In photo: Participants of the mentoring sessions

The Bakong Circular Design Challenge (CDC) wrapped after two days of intensive mentoring sessions organized by the Design Center of the Philippines and co-facilitated by Circulo and Work in Progress.

Ten teams participated in key sessions on design thinking, circular strategies, and effective business pitching to enrich their design solutions. These solutions centered on tapping the potential of a natural material native to the Philippines, bakong.

Design Center Executive Director Rhea Matute noted that bakong and its applications will be core to the innovation agenda that the Design Center and its partners are crafting. “Kudos to the participants who stepped up to the challenge to usher in a more responsive and circular mindset towards a better normal through design,” she enthused.

Matute added that utilizing bakong also entails the transformation of agricultural waste and the default linear and extractive process of production. As such, farmers and locals in communities where the evergreen herb grows in abundance, particularly in Laguna De Cagayan Lake (formerly Bangalao Lake) in Sta. Teresa, Cagayan, will be mobilized in the push toward sustainability and circularity.

“The goal of this project is to provide awareness, to create and hold space for dialogue and exploration of the material,” Delantar noted. “Through the Bakong Circular Design Challenge, partner designers and innovators, and manufacturers, we are aiming to showcase how a material can potentially create a circular economy where the material thrives upholding the values of Bakong,” he added.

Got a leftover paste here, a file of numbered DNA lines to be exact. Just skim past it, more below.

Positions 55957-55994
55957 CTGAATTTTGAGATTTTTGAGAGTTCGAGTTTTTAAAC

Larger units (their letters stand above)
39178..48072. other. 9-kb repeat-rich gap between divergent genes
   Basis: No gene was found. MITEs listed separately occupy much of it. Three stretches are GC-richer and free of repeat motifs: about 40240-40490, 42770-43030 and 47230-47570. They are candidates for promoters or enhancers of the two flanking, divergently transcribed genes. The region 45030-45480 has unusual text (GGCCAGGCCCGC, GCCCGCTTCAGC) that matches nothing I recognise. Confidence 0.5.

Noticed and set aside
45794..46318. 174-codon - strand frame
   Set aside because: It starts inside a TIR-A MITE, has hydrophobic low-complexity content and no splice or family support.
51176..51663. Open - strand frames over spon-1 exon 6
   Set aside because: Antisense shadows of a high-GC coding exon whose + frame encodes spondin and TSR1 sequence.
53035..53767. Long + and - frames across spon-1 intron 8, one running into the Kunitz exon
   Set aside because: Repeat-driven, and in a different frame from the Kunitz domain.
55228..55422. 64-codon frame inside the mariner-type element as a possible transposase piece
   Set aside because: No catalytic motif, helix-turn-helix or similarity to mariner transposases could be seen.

Delantar also said that In the long-term, bakong is envisioned to become a shining example of a material that can infinitely be cycled back to the economy.

Regenerative by design, the circular economy is a system in direct contrast with the predominant linear model of production, which ultimately results in waste.

The two-day challenge culminated with the 10 finalists pitching their intended design solutions harnessing the nature of bakong. The concepts spanned textile research and development, healthcare, and acoustics, among others.

“The Circular Design Challenge proved beneficial as it provided opportunities for material exploration and design thinking collaborations,” Leslie Angbue-Te, who was part of the team behind Modubako, shared.  “Our mentors really guided our team to strategize on our design concept, workflow, and even on how to effectively communicate our design intent.”

After a rigorous and design-forward weekend, the Malayana, Modubako, and Brakong teams emerged as winners of the Circular Design Challenge. The presentations were evaluated on how well the material in focus, bakong, will be utilized to spearhead innovation and generate positive impact, both on the economic and ecological fronts.

Matute was joined by Bakong Creative Director/Circularity Expert Carlo Delantar and Panublix’s Noreen Bautista in the panel.

The winners will work closely with experts from the Design Center, Altum, and Circulo, and will also receive technical assistance from a DTI FabLabs for prototyping. The final outputs will then be unveiled at this year’s Sustainability Solutions Expo on 18-20 November. ♦ 

Date of Release: 5 October 2021